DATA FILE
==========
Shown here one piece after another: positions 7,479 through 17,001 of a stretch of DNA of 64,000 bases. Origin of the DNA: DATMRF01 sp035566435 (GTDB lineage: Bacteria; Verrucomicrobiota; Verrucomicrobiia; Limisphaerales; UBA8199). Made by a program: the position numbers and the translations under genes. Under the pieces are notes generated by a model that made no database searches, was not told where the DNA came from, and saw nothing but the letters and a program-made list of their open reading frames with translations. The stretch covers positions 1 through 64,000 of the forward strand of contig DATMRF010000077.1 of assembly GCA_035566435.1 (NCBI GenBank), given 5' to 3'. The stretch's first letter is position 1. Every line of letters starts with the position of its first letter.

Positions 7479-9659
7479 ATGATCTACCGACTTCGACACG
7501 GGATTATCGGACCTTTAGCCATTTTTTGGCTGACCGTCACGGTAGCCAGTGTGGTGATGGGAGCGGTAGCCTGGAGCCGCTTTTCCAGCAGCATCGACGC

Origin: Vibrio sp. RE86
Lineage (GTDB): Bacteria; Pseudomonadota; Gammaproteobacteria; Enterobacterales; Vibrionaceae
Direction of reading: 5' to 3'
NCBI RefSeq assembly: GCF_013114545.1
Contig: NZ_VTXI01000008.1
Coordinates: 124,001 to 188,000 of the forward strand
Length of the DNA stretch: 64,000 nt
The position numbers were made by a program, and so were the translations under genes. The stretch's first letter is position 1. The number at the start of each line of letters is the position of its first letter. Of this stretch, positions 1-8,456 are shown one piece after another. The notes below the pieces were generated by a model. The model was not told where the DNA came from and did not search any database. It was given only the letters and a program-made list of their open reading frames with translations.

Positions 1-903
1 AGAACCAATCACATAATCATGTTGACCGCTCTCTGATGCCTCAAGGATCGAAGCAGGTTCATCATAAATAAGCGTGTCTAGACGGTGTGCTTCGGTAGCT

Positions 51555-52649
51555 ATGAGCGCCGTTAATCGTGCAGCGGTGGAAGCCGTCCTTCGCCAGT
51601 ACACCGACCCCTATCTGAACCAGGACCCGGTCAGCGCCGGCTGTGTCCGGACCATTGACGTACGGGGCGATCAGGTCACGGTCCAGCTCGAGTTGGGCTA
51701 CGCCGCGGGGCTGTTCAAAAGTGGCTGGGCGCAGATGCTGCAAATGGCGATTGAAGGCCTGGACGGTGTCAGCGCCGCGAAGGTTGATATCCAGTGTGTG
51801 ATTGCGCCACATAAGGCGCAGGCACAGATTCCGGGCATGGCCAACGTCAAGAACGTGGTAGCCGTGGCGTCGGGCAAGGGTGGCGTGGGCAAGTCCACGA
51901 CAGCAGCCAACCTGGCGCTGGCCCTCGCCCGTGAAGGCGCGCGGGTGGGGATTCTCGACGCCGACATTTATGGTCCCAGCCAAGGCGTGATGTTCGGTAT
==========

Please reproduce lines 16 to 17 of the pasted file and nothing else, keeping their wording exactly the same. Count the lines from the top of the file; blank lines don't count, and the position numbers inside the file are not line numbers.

51555 ATGAGCGCCGTTAATCGTGCAGCGGTGGAAGCCGTCCTTCGCCAGT
51601 ACACCGACCCCTATCTGAACCAGGACCCGGTCAGCGCCGGCTGTGTCCGGACCATTGACGTACGGGGCGATCAGGTCACGGTCCAGCTCGAGTTGGGCTA